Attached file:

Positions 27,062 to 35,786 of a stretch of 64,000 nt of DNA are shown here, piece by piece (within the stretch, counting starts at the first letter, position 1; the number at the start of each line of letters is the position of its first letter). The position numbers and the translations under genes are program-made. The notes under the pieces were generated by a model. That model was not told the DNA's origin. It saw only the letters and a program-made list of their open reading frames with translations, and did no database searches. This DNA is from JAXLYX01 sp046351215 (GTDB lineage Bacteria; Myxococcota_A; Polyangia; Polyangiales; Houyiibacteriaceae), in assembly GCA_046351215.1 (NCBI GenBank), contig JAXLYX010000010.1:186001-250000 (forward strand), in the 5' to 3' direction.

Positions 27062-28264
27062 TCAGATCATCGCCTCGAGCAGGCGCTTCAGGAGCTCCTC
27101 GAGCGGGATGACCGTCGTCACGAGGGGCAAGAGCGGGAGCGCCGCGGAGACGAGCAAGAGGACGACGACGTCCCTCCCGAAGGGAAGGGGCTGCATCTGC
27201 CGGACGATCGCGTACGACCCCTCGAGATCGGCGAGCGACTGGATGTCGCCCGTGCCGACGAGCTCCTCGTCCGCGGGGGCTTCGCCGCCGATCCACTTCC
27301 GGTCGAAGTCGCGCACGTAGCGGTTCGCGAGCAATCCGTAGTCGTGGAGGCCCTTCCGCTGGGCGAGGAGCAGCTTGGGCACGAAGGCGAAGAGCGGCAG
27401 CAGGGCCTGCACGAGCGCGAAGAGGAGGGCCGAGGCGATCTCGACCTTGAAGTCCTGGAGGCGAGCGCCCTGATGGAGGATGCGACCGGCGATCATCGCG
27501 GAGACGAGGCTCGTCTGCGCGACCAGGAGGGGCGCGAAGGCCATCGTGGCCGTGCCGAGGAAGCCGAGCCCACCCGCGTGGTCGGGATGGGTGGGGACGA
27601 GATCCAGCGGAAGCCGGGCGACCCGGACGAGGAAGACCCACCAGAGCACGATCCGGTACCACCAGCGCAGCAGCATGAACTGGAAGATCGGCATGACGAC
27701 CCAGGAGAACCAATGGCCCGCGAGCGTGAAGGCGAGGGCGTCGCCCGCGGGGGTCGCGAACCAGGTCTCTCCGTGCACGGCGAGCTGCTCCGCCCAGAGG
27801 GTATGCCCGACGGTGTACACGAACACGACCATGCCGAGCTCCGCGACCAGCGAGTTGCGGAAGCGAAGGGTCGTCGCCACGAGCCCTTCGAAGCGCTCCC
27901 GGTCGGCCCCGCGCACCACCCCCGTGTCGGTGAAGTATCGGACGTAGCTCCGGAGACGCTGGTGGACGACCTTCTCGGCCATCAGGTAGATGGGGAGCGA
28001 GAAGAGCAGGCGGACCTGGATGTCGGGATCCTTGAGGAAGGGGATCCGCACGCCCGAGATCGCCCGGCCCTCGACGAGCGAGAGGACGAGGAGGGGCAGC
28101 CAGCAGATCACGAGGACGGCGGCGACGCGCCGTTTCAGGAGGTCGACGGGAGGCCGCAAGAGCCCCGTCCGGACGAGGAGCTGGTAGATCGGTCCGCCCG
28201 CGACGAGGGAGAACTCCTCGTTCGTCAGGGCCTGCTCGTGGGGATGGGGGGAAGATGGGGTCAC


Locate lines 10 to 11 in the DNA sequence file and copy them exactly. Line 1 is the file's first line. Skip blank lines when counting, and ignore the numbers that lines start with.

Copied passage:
27701 CCAGGAGAACCAATGGCCCGCGAGCGTGAAGGCGAGGGCGTCGCCCGCGGGGGTCGCGAACCAGGTCTCTCCGTGCACGGCGAGCTGCTCCGCCCAGAGG
27801 GTATGCCCGACGGTGTACACGAACACGACCATGCCGAGCTCCGCGACCAGCGAGTTGCGGAAGCGAAGGGTCGTCGCCACGAGCCCTTCGAAGCGCTCCC